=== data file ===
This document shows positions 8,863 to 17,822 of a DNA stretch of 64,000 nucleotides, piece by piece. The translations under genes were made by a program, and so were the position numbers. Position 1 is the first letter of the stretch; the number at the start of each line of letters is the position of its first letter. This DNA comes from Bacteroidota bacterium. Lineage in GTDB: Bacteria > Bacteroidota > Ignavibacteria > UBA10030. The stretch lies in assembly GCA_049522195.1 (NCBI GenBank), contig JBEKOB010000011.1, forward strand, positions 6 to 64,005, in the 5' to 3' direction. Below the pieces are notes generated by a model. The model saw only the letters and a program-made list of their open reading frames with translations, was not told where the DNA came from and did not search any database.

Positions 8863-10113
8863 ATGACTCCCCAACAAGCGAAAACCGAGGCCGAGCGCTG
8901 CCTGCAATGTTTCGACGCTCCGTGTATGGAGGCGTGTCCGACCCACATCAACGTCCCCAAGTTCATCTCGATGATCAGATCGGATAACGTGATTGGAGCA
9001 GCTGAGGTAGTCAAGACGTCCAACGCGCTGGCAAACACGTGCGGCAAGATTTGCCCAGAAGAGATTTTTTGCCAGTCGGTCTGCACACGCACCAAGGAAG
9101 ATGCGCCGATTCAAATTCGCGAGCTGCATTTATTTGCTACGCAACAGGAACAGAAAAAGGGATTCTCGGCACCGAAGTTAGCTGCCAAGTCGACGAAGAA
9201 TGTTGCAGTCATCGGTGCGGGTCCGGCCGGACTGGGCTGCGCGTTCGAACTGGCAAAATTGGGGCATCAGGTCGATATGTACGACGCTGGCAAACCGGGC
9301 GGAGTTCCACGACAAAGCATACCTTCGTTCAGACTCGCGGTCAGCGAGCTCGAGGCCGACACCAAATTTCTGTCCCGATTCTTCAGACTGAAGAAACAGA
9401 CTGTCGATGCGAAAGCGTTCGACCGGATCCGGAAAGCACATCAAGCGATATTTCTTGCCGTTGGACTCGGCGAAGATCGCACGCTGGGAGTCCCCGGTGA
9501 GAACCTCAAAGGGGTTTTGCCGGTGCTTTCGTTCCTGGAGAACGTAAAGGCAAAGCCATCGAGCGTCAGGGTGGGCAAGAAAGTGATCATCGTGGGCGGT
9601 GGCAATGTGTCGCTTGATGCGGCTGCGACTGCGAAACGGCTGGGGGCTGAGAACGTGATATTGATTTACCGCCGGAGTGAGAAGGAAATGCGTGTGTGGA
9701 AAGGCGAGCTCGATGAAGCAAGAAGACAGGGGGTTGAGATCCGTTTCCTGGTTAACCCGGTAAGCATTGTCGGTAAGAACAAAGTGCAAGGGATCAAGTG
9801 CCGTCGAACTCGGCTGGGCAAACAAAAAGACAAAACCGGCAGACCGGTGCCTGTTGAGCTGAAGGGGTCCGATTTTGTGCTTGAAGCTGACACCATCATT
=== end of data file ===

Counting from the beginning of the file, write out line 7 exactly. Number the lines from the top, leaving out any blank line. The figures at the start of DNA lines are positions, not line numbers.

9201 TGTTGCAGTCATCGGTGCGGGTCCGGCCGGACTGGGCTGCGCGTTCGAACTGGCAAAATTGGGGCATCAGGTCGATATGTACGACGCTGGCAAACCGGGC